Google’s interest is no doubt peaked piqued given all the buzz over Bing. I admit, Bing brings a couple of things to the table that Google doesn’t, though GOOG needn’t worry about losing significant share any time soon.
Agricultural Research Service (ARS) scientists have sequenced the genome of a parasite that can kill honey bees. Nosema ceranae is one of many pathogens suspected of contributing to the current bee population decline, termed colony collapse disorder (CCD). Researchers describe the parasite’s genome in a study published June 5 in the open-access journal PLoS Pathogens.
In 2006, CCD began devastating commercial beekeeping operations, with some beekeepers reporting losses of up to 90 percent, according to the USDA. Researchers believe CCD may be the result of a combination of pathogens, parasites and stress factors, but the cause remains elusive. At stake are honey bees that play a valuable part in a $15 billion industry of crop farming in the United States.
The microsporidian Nosema is a fungus-related microbe that produces spores that bees consume when they forage. Infection spreads from their digestive tract to other tissues. Within weeks, colonies are either wiped out or lose much of their strength. Nosema apis was the leading cause of microsporidia infections among domestic bee colonies until recently when N. ceranae jumped from Asian honey bees to the European honey bees used commercially in the United States.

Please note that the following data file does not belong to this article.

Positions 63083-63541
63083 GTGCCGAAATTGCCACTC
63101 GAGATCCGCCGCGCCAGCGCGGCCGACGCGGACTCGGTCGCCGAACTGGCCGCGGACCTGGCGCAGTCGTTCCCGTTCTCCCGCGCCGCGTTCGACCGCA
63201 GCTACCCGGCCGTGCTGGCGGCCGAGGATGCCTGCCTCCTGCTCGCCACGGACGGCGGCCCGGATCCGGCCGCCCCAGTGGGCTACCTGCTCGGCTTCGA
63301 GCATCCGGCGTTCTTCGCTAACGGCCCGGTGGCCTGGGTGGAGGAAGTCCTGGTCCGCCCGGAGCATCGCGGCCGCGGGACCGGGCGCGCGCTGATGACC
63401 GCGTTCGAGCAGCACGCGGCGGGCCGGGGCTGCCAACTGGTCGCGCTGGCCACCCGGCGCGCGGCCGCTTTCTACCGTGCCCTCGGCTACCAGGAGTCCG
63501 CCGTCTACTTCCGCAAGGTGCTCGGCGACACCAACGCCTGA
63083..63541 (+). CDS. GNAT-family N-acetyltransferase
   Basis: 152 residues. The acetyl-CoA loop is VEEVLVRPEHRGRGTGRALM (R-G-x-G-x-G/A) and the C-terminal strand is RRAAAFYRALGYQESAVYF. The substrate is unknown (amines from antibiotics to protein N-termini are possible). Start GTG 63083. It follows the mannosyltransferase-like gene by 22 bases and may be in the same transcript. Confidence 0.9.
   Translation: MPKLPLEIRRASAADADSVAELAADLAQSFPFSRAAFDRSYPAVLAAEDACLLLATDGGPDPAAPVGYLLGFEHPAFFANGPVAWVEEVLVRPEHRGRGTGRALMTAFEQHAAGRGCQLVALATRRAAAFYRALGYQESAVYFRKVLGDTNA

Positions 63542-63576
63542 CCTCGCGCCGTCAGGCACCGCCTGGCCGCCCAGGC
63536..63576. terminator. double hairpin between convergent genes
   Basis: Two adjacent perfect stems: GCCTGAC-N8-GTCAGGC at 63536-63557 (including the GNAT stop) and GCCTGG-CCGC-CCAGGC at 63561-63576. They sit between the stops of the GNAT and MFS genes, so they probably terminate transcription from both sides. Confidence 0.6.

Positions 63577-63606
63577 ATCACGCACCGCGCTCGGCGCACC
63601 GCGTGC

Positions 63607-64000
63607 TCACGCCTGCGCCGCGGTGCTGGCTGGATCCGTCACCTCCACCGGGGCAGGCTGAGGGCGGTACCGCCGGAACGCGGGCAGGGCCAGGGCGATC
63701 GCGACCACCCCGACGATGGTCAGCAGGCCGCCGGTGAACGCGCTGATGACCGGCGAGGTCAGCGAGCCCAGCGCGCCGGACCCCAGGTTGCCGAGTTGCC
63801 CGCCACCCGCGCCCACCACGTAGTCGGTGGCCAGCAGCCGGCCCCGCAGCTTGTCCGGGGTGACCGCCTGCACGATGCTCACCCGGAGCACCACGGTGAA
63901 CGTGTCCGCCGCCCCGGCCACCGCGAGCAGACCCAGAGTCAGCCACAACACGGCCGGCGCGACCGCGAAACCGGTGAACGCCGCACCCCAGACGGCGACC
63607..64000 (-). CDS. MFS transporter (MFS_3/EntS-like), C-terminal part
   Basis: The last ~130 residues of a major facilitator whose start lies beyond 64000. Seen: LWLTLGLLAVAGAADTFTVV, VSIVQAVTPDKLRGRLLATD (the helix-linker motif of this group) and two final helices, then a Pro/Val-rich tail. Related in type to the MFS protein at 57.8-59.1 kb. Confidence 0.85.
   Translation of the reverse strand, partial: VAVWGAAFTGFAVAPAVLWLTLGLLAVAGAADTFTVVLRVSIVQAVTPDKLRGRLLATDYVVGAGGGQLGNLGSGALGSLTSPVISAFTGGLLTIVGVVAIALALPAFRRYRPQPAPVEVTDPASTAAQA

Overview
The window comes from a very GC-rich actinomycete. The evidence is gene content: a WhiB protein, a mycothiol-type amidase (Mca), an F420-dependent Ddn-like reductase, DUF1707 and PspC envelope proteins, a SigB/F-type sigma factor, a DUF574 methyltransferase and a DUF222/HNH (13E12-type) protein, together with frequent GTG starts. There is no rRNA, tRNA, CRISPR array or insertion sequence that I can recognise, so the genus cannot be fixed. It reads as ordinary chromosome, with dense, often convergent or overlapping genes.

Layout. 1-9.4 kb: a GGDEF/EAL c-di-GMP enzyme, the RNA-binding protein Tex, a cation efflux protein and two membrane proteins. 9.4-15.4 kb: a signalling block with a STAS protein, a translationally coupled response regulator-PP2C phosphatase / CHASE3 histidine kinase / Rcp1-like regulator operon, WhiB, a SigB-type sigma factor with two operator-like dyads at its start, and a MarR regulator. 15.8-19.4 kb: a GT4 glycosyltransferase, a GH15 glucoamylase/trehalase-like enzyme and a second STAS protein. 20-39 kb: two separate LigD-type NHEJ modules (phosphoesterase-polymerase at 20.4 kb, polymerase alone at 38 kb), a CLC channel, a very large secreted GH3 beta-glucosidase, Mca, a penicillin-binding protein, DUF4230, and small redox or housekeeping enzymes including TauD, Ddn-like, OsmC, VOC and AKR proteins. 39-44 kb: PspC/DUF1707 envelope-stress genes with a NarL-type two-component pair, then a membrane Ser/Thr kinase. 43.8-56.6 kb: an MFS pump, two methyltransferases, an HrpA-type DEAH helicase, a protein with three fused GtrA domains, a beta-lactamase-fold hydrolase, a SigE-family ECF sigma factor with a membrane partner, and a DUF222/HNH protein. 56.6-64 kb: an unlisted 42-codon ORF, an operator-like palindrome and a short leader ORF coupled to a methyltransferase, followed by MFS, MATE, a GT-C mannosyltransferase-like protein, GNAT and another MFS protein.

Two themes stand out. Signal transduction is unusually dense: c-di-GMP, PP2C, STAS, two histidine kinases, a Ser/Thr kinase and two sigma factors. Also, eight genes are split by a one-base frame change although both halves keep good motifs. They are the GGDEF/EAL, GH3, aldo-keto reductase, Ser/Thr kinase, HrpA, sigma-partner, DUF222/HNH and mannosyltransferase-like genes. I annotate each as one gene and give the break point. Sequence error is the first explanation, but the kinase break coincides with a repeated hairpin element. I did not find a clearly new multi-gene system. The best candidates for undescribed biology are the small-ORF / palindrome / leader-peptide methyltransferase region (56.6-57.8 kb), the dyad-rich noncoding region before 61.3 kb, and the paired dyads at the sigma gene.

The ARS scientists used genetic tools and microscopic analysis at the ARS Bee Research Laboratory (BRL) in Beltsville, Maryland to examine N. ceranae. They collaborated with colleagues at the University of Maryland, College Park, Maryland, Columbia University, New York, New York, and 454 Life Sciences, of Branford, Connecticut.
Sequencing the genome should help scientists trace the parasite’s migration patterns, determine how it became dominant, and help resolve the spread of infection by enabling the development of diagnostic tests and treatments.
ARS is a scientific research agency in the U.S. Department of Agriculture.
Read more at PLoS Pathogens: http://dx.plos.org/10.1371/journal.ppat.1000464
Via the BBC. What geek doesn’t like to watch various robots in action?
Bantu1 alerted me via e-mail about an interesting twist by a software development company to localize their application. Bantu1 states:
The following was brought to my attention yesterday by someone-keen-to-keep-his-job-and-therefore-not-to-be-named: